I am not denying Anderson’s experiences; I am simply taking issue with her quickness to assume that other atheists have the same experience. I certainly don’t! Not surprisingly, Anderson’s narrative of her past fits into evangelicals’ narratives about atheists—that they’re obsessed with the question of God because they subconsciously know they’re wrong.
I didn’t realize that the reason the topic of God weighed so heavily on my mind, was because God was pressing the issue. I have come to find out that God wants to be known. He created us with the intention that we would know him. He has surrounded us with evidence of himself and he keeps the question of his existence squarely before us. It was as if I couldn’t escape thinking about the possibility of God. In fact, the day I chose to acknowledge God’s existence, my prayer began with, “Ok, you win…” It might be that the underlying reason atheists are bothered by people believing in God is because God is actively pursuing them.
What kind of straw atheist feels like they’re in a battle with God over his existence? What kind of former atheist isn’t aware that internet atheists are bothered primarily by harm caused by religion (see: children dying due to faith healing, LGBT teens being ostracized, belief in wifely submission keeping women in abusive relationships)?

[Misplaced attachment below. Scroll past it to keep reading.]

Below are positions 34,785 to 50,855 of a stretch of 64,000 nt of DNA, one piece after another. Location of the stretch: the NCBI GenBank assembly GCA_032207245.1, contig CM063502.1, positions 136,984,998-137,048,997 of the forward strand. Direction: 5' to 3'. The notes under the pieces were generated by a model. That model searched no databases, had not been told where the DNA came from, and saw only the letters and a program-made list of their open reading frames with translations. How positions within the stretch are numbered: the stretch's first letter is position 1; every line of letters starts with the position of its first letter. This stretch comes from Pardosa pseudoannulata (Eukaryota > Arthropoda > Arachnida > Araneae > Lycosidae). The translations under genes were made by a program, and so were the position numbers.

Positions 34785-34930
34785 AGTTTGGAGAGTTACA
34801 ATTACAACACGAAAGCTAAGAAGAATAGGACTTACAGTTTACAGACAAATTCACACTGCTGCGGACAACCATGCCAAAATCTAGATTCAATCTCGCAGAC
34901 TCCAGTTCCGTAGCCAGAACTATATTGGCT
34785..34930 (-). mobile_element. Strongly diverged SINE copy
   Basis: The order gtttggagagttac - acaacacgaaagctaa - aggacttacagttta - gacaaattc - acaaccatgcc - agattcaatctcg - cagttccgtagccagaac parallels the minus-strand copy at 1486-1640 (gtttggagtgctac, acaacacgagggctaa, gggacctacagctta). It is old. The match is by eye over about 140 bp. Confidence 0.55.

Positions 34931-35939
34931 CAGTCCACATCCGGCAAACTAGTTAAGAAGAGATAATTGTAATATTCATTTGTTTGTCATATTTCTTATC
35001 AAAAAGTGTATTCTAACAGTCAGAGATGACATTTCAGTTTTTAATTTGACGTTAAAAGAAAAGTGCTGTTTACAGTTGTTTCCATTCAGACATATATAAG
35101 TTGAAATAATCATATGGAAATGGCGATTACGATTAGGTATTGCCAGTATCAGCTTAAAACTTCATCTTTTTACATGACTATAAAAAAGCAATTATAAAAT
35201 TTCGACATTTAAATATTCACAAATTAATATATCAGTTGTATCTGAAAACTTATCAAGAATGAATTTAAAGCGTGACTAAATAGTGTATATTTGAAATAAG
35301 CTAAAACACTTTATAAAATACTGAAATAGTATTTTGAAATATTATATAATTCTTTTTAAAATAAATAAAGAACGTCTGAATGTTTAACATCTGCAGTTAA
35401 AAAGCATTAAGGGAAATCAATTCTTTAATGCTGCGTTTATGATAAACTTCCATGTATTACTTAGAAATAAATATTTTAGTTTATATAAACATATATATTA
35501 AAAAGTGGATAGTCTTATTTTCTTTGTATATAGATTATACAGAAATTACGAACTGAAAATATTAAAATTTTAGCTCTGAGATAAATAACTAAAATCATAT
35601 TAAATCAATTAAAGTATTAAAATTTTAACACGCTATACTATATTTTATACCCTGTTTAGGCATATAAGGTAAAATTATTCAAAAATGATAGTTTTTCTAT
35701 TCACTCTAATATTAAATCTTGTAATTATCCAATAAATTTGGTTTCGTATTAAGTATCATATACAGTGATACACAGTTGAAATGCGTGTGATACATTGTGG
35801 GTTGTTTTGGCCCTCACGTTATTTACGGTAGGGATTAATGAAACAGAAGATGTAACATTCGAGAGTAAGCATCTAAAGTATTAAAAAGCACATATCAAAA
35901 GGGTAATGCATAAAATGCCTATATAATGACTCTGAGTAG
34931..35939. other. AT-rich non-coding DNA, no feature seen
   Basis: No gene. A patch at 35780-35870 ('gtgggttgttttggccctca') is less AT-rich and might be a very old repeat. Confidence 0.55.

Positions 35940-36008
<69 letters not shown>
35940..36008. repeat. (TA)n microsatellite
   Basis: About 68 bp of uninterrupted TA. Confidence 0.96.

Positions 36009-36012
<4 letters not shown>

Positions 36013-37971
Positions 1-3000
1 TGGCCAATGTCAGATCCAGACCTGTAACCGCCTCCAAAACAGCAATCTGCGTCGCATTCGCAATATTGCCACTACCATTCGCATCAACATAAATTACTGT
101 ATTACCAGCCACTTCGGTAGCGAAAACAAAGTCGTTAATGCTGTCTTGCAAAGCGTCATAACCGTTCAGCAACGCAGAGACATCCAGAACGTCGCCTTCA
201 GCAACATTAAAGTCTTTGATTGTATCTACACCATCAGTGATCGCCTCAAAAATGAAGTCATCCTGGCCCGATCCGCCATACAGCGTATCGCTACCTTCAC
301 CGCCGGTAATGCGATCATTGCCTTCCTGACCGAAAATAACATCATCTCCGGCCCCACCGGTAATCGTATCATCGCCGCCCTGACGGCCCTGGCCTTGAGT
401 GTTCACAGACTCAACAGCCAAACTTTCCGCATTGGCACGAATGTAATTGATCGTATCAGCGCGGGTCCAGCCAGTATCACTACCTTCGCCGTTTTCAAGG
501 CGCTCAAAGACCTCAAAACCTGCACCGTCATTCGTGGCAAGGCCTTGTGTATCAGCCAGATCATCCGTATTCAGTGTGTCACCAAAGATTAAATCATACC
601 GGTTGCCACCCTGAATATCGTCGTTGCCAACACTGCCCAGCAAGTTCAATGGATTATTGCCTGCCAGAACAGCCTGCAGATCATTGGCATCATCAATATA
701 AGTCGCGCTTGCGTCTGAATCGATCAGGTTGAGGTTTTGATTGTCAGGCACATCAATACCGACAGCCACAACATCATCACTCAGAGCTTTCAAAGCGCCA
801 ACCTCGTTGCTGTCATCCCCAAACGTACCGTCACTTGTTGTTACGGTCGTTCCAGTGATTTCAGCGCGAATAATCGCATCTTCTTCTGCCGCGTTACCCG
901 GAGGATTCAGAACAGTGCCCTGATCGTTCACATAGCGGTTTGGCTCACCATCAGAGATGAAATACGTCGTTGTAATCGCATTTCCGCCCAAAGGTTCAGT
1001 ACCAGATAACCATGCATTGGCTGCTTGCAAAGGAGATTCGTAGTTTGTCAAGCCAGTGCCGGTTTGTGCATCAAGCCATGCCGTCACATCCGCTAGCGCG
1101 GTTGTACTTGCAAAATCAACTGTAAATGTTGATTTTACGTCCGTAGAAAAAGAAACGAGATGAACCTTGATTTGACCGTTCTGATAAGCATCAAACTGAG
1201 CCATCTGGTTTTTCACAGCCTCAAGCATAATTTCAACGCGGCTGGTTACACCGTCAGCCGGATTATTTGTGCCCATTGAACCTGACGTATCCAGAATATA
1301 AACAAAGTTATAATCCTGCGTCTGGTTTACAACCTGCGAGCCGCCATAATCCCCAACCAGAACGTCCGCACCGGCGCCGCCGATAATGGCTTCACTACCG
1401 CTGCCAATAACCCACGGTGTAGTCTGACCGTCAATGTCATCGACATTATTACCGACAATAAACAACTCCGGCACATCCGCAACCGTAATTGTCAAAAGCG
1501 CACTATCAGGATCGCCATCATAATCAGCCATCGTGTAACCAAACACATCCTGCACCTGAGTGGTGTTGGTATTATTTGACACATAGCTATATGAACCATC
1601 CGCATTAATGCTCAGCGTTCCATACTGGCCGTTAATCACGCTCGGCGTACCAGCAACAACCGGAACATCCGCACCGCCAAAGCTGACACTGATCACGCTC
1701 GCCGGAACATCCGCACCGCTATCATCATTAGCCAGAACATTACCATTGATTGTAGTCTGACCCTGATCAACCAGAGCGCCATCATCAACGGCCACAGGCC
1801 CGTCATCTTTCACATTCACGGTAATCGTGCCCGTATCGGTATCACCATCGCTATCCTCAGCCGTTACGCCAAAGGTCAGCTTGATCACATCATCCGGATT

And let me come back to what I said earlier—if there is a God who is trying to keep “the question of his existence” squarely before me, he’s failing miserably. The question of God’s existence does not bother me—at all. It’s not something I think of daily, or even monthly. I see zero evidence that the God of the Bible (or any God) exists, but even that isn’t something I spend a lot of time thinking about—or any time at all, really. It isn’t relevant to my day-to-day life.
I am not an anti-theist. I do not have a problem with other people believing in a god or gods. I understand that people create rituals and stories that are meaningful to them—and I’m fine with that. I do oppose and argue against specific beliefs and practices I believe are actively harmful, but I do this whether they are rooted in religion or something else.
I wish Anderson would use her experience as a former atheist to correct misperceptions evangelicals have about atheists, but instead she’s using her experience to confirm their misperceptions. At least in theory, evangelicals should have a self-serving interest in understanding what makes atheists tick—after all, such understanding would aid evangelicals in coming up with better ways to evangelize atheists. Perhaps, though, an accurate view of atheists might undermine evangelicals’ own story making—after all, it would suggest that people can be happy and fulfilled without Jesus.
And so we’re left with straw atheists. And let me be clear—evangelicals’ embrace of straw atheists can shred family relationships and sink friendships. Straw atheists are not benign. After all, it is hard to connect with a family member, or a friend, who can’t see you, the real you, because of the straw-covered lenses through which they are viewing you.